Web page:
EU Member States back neonicotinoid ban
In a vote today (27 April), countries representing 76.1% of the EU population backed the plan to clamp down on the use of neonicotinoid insecticides, the use of which has been associated with declining bee populations.
France, Germany, Spain, Italy, the United Kingdom, the Netherlands, Austria, Sweden, Greece, Portugal, Ireland, Slovenia, Estonia, Cyprus, Luxembourg and Malta all voted in favour of the move. Romania, the Czech Republic, Hungary and Denmark opposed while Poland, Belgium, Slovakia, Finland, Bulgaria, Croatia, Latvia and Lithuania abstained.
The move represents a major extension of an existing partial ban. Since 2013, three neonicotinoids - Bayer’s imidacloprid and clothianidin, and Syngenta’s thiamethoxam – have been prohibited in the European Union.
The proposal blocks the use of neonicotinoids to control pests in open fields but does not extend to permeant greenhouses.
Neonicotinoids are the most widely used class of insecticides in the world, but research has linked their use to declining pollinator populations.
Manufacturers and some farming groups have argued that the causal link between neonicotinoids and bee health is still uncertain. In a statement this morning, chemical giant Bayer said it “remains convinced that the restrictions are not warranted” because “neonicotinoids are safe”.
“The restrictions are intended to address the alleged risks the substances pose to bee health. Bayer cares about bees. They are essential for the pollination of many arable crops. But there are other, better ways to support pollinator health,” the company insisted.
Nevertheless, in February, the European Food Safety Authority (EFSA) concluded that “most uses” of neonicotinoid pesticides represent a risk to wild bees and honeybees.
Jose Tarazona, head of EFSA’s pesticides unit, said that the availability of a “substantial” amount of data enabled the Authority to “produce very detailed conclusions”.
“There is variability in the conclusions, due to factors such as the bee species, the intended use of the pesticide and the route of exposure. Some low risks have been identified, but overall the risk to the three types of bees we have assessed is confirmed,” he concluded.
The UK government suggested it would back further restrictions last November after its advisory body on pesticides concluded evidence now suggests that the environmental risks posed by neonicotinoids, particularly to bees and pollinators, is “greater than previously understood”. French regulators have also suggested they are considering a blanket ban at a national level.
Neonicotinoids 'tip of the iceberg'
Greenpeace welcomed today’s step but stressed that further action is needed to reverse the decline in wild bee populations.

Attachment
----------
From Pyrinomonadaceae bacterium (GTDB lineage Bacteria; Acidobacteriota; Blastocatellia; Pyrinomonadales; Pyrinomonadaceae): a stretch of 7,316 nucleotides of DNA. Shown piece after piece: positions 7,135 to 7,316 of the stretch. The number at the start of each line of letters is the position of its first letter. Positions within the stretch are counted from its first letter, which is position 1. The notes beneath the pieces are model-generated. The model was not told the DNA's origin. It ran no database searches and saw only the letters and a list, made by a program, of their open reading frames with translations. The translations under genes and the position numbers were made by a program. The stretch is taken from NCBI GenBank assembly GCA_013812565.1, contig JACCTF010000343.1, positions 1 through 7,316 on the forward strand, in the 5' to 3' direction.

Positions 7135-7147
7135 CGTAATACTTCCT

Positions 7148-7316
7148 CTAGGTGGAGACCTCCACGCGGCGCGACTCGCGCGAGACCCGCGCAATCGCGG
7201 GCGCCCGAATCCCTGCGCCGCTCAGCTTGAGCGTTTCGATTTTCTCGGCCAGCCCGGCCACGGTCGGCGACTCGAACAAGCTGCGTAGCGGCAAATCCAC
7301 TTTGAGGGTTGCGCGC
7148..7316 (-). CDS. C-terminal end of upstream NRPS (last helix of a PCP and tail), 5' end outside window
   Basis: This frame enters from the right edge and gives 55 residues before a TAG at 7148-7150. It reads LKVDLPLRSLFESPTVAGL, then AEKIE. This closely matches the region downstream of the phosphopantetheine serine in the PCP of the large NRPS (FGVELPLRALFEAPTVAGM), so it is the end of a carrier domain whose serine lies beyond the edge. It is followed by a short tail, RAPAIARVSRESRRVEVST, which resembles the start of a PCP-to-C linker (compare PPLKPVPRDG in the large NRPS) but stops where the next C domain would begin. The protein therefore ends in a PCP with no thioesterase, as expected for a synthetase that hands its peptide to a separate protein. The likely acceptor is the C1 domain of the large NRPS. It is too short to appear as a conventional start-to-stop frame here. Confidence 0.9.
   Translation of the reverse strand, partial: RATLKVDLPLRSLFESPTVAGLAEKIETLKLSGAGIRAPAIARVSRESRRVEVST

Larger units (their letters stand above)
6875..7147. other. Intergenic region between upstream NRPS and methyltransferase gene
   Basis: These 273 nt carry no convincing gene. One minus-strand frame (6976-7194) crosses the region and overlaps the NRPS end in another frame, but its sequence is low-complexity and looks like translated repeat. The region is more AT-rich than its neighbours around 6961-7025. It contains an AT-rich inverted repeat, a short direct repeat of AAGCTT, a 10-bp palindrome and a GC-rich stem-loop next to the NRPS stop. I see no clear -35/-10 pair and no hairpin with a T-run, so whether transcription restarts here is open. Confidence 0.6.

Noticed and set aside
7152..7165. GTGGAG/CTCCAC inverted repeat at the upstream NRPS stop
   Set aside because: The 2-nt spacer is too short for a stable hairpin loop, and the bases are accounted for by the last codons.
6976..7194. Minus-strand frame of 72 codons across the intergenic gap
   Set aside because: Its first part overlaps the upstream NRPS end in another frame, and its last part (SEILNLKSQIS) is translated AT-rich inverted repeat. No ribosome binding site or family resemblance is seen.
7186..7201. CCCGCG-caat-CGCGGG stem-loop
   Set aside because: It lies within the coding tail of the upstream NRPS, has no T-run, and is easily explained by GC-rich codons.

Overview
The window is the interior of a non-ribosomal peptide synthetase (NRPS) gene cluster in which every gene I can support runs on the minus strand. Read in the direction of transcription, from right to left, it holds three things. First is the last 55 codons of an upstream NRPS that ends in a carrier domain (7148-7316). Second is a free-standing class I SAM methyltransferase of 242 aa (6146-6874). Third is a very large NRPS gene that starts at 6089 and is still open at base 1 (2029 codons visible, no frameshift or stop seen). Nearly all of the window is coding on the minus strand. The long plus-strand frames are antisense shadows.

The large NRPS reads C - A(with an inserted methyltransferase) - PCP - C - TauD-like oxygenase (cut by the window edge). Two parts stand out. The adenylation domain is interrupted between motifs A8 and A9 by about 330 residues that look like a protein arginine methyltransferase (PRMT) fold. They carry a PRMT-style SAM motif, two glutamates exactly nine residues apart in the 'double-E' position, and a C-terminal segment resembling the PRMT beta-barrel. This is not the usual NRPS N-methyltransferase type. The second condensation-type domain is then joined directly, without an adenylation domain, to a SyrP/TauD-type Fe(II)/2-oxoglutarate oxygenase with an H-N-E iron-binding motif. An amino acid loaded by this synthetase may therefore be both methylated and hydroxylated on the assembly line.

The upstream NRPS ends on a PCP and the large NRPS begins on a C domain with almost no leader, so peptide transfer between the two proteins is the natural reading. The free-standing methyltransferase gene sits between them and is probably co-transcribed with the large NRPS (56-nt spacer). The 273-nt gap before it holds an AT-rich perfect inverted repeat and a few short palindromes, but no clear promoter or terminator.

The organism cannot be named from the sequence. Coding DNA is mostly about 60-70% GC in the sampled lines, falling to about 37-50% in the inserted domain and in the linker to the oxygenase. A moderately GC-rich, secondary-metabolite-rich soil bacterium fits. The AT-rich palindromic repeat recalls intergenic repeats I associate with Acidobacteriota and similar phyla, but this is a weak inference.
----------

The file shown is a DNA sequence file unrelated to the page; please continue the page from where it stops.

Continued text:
The environmental group warned there is a risk that farmers will “swap” the banned neonicotinoids for other “harmful” chemicals. According to Greenpeace, several other insecticides are a threat to bees and other beneficial insects, including four neonicotinoids currently authorised in the EU - acetamiprid, thiacloprid, sulfoxaflor and flupyradifurone - and other insecticides, like cypermethrin, deltamethrin and chlorpyrifos.
“This is great news for pollinators and our wider environment, but there was never any question that these three neonicotinoids had to go. Now the EU must make sure that they are not simply swapped with other harmful chemicals. These three neonicotinoids are just the tip of the iceberg – there are many more pesticides out there, including other neonicotinoids, that are just as dangerous for bees and food production. Governments must ban all bee-harming pesticides and finally shift away from toxic chemicals in farming,” Greenpeace EU food policy adviser Franziska Achterberg said.
‘European agriculture will suffer’
The European Crop Protection Association stressed that the move will potentially have a damaging impact on the competitiveness of European agriculture.
“It’s unfortunate that a decision has been taken to further restrict the use of substances which are of such immense importance to agriculture in Europe,” Graeme Taylor, ECPA public affairs director, told FoodNavigator.
He stressed that the decision is “in direct contradiction” to conclusions reached by the French Agency for Food and the Environment (ANSES) and the EC Joint Research Centre (JRC) on “the availability and viability of alternatives”.
“European agriculture will suffer as a result of this decision. Perhaps not today, perhaps not tomorrow, but in time decision makers will see the clear impact of removing a vital tool for farmers, and European food production,” Taylor warned.
Currently chemical suppliers Bayer and Syngenta are challenging the EU over the 2013 ban in the European Court of Justice. Following a hearing in February, a judgement on the legality of the restrictions is expected late next month.
“A reversal of the current restrictions could have profound implications for the legal justification of the new proposals,” Bayer argued.